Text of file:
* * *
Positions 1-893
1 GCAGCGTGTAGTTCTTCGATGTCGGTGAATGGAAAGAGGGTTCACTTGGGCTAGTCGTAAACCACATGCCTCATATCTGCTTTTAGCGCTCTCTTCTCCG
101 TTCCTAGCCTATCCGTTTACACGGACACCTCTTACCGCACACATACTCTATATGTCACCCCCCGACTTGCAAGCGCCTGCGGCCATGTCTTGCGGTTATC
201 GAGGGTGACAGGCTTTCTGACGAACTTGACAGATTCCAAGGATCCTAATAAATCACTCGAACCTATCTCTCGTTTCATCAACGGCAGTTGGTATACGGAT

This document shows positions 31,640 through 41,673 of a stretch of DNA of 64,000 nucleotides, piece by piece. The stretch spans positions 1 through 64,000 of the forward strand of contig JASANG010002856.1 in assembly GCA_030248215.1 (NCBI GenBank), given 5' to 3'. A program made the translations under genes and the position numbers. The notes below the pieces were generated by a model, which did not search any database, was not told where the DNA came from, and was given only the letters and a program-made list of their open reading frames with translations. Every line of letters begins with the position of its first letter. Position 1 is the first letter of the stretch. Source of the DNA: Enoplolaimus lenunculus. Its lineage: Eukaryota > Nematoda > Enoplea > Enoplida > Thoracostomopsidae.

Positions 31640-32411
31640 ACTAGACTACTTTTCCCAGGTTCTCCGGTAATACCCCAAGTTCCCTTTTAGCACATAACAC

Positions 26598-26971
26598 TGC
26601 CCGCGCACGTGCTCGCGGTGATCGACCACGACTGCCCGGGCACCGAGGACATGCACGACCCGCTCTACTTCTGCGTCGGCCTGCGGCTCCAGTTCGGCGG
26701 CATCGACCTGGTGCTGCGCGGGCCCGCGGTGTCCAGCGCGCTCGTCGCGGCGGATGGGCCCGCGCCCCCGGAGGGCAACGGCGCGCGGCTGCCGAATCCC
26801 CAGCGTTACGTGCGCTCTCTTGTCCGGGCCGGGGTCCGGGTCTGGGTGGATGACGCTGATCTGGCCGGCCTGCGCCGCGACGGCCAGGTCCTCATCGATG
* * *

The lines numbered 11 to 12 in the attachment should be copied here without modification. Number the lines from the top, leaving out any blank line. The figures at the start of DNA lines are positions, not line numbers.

26701 CATCGACCTGGTGCTGCGCGGGCCCGCGGTGTCCAGCGCGCTCGTCGCGGCGGATGGGCCCGCGCCCCCGGAGGGCAACGGCGCGCGGCTGCCGAATCCC
26801 CAGCGTTACGTGCGCTCTCTTGTCCGGGCCGGGGTCCGGGTCTGGGTGGATGACGCTGATCTGGCCGGCCTGCGCCGCGACGGCCAGGTCCTCATCGATG